The mission of the Anchorage Audubon Society includes promoting conservation of wildlife, and providing opportunities for people to enjoy and learn about wildlife.  We especially work to keep healthy populations of birds and other wildlife in Southcentral Alaska. Most of our efforts are directed toward conservation of habitats in southcentral Alaska. Birds and other wildlife need natural, undisturbed habitats in order to  feed, rest, raise their young, feel safe, and travel. While Anchorage is developing, we must preserve some natural habitats, or else wildlife will disappear from our area. People benefit from natural areas in many ways, from enjoying wildlife to reconnecting with nature.

Activities of the Anchorage Audubon Society’s Conservation Committee include:
• Reviewing development proposals and land-use plans
• Writing letters to public officials
• Testifying at public hearings
• Working with officials of the municipal, state, and federal governments to refine land-use plans
• Working with private developers who are interested in protecting wildlife habitats as well as  developing other lands.

We base our opinions on scientific data, collected and evaluated by our volunteer scientists as well as other researchers. We also tell the government about the opinions of our members and the public at large.

Recent environmental issues that we’ve worked on include habitat protection in Bicentennial Park, the Anchorage Coastal Wildlife Refuge, at Ted Stevens Anchorage International Airport, at Connors Lake, at Business Park Wetlands in Midtown, and supporting continuing scientific research on our own endemic Hudsonian Godwit population in the Upper Cook Inlet.

Please contact us if you would like more information, to let us know about an issue that concerns you, or to get involved!

The Conservation Chair can be reached at

The Alaska Department of Fish & Game – Help Protect Potter Marsh – Donations Needed

The Alaska Department of Fish & Game

Help Protect Potter Marsh

Donations Needed

October 4, 2017 Update: With generous donations, The Conservation Fund is nearing its’ goal to protect Anchorage’s most beloved wildlife viewing area (150,000 visits a year!). We say “nearing”, because the goal hasn’t quite been reached yet. Read on and if you haven’t already generously donated, please consider doing so. If you have, then thank you on behalf of The Conservation Fund. Every little bit helps!

We received a message from the State of Alaska – Department of Fish & Game today concerning acquiring property adjacent to the Potter Marsh.  We thought you’d like to see it.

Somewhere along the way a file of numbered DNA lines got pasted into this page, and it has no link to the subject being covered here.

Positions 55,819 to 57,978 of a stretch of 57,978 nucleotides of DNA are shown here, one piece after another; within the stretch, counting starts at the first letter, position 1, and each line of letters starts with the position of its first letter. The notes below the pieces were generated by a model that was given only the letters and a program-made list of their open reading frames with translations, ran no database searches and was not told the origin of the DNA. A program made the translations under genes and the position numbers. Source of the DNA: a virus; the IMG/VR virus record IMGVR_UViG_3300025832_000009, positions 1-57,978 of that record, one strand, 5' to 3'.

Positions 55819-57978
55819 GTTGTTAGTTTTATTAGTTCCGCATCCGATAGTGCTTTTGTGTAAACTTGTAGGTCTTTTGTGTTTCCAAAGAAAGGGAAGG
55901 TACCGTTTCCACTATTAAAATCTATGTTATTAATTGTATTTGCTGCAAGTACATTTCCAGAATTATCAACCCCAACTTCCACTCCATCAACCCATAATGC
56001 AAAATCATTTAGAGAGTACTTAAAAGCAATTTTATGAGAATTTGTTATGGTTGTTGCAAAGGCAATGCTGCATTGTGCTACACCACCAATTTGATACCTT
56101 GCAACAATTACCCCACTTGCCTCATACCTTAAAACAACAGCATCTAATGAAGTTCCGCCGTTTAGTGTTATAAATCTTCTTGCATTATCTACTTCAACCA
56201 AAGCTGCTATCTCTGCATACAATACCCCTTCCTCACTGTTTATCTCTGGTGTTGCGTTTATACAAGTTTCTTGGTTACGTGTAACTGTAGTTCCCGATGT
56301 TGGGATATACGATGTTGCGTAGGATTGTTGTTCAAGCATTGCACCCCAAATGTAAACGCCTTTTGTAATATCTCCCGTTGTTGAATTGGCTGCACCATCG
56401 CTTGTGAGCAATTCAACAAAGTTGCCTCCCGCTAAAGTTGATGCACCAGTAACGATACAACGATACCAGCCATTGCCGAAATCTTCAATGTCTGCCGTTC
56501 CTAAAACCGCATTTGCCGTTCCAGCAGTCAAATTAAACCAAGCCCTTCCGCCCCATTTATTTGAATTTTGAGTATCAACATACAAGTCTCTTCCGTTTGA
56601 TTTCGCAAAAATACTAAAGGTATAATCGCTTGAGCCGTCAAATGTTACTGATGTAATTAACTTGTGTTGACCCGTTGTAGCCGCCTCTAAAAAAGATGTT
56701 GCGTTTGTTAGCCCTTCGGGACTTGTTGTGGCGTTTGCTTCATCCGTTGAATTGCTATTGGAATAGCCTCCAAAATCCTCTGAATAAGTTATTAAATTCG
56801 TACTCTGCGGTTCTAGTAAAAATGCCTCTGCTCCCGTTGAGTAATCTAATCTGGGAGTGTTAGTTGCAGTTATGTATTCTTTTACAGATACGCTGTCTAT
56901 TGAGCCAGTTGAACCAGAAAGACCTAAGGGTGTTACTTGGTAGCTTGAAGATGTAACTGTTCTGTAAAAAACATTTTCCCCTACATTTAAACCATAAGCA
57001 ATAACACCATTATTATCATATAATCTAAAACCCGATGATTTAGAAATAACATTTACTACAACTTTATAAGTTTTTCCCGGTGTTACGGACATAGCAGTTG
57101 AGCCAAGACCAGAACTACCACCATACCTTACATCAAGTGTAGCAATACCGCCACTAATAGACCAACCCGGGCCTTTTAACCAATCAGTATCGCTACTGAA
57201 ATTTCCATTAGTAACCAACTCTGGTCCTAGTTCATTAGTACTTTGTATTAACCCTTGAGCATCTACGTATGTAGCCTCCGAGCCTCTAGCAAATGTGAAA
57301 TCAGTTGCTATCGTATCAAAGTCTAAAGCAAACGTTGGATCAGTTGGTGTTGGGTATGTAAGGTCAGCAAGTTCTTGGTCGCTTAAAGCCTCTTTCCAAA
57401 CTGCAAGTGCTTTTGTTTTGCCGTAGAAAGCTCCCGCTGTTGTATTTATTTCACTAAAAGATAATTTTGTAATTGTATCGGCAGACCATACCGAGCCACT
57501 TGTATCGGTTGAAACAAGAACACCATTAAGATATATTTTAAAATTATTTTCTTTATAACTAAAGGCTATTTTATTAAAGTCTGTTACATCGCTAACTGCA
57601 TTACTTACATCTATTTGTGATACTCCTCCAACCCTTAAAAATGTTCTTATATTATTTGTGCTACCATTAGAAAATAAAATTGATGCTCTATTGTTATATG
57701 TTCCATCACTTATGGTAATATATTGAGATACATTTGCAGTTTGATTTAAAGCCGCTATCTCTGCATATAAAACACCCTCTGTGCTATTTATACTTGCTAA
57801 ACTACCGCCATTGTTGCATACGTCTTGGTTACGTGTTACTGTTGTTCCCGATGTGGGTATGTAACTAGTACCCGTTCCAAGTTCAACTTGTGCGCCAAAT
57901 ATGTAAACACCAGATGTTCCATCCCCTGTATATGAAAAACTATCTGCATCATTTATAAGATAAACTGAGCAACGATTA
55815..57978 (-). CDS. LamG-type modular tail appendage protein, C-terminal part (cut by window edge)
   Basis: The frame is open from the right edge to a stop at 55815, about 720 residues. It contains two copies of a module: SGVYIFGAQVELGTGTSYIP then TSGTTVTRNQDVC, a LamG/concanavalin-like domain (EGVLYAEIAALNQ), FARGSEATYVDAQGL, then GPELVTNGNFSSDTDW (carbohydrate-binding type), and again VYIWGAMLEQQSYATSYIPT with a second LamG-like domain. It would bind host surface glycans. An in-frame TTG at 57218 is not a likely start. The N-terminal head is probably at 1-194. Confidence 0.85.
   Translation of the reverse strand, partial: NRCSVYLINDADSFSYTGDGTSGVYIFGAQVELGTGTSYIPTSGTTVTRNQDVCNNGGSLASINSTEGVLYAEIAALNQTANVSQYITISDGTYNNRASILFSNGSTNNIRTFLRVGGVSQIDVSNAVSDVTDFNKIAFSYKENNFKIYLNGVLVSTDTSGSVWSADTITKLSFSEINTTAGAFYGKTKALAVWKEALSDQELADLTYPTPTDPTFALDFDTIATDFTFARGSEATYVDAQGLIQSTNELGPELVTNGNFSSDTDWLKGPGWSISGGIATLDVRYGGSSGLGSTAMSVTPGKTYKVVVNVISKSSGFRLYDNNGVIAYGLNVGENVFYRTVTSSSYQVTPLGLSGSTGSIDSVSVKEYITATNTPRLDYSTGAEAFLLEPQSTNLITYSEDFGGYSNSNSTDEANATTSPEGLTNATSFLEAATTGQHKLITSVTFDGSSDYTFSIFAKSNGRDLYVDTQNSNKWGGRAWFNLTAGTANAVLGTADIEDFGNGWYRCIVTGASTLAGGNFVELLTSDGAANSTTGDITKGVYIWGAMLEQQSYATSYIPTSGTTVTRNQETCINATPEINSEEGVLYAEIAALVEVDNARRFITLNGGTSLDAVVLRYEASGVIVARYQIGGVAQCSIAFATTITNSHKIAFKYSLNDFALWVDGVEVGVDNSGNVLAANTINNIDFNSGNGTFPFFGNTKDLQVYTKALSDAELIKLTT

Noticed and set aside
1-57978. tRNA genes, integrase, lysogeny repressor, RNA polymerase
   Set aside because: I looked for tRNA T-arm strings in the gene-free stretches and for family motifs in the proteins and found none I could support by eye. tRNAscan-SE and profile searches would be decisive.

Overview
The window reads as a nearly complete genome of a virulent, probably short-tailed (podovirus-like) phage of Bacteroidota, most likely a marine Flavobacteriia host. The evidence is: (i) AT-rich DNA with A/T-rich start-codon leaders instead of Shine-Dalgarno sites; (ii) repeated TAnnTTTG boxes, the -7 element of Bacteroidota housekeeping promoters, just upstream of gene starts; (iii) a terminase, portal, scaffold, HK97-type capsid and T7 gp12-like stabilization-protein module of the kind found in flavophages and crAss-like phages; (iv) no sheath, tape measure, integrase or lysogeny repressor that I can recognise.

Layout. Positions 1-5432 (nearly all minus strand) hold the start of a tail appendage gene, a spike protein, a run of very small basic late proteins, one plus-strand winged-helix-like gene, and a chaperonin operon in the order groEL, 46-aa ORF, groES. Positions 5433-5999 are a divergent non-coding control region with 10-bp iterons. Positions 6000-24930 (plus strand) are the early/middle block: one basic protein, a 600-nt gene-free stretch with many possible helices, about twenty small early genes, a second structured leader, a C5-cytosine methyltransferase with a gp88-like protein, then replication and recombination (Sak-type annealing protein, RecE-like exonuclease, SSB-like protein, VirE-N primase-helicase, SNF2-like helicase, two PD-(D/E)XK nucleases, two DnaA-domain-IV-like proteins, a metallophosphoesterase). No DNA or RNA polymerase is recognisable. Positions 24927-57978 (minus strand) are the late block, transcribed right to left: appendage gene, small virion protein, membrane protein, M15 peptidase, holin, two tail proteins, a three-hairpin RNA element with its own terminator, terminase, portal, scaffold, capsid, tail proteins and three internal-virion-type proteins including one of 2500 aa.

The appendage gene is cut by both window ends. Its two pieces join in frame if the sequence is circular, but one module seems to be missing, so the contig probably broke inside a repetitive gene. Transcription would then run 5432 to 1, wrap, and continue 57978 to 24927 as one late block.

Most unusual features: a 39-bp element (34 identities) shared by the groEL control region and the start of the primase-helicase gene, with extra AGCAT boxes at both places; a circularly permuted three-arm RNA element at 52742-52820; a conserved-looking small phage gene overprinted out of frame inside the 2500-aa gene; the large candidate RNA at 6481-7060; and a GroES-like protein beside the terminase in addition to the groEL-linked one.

Donations can be accepted online at The Conservation Fund – Potter Marsh Page or checks may be mailed to: The Conservation Fund, Attn: Potter Marsh, 2727 Hiland Road, Eagle River, Alaska 99577.

Read the rest

Conservation – Hudsonian Godwit

Hudsonian Godwit

Upper Cook Inlet

Recently AAS has supported the efforts of scientists in the Anchorage and Upper Cook Inlet areas to further their research of the Hudsonian Godwit.

Never common, the Hudsonian Godwit was for many years hunted for food and became scarce. Now completely protected, it has increased in numbers considerably, although it is still considered a rarity.

Most Anchorage residents are probably not aware, but the Upper Cook Inlet region (including) Anchorage is one of only four (4) major breeding areas for this handsome and beautiful shorebird on the entire Earth!  Anchorage residents have the opportunity to see this beautiful shorebird daily between mid-May and mid-August!

That makes the combined mud of Knik Arm and Turnagain Arm around Anchorage some pretty choice mud!

The other three (3) major breeding areas are in Canada; one (1) at the mouth of the Mackenzie River in the northern Yukon Territories bordering the Arctic Ocean, one (1) on the south-western shores of Hudson Bay in Manitoba, Canada, and one (1) on the southern shores of Hudson Bay in Ontario, Canada.

It’s sometimes said, that conservation begins in your own backyard.  What better way to assist with conservation than to take care of one our own “backyard” birds – the Hudsonian Godwit!

Thanks for all our AAS members for their support of this important effort!  If you’re are able, please consider continuing your support so we can continue assisting with the Hudsonian Godwit (and others) conservation effort!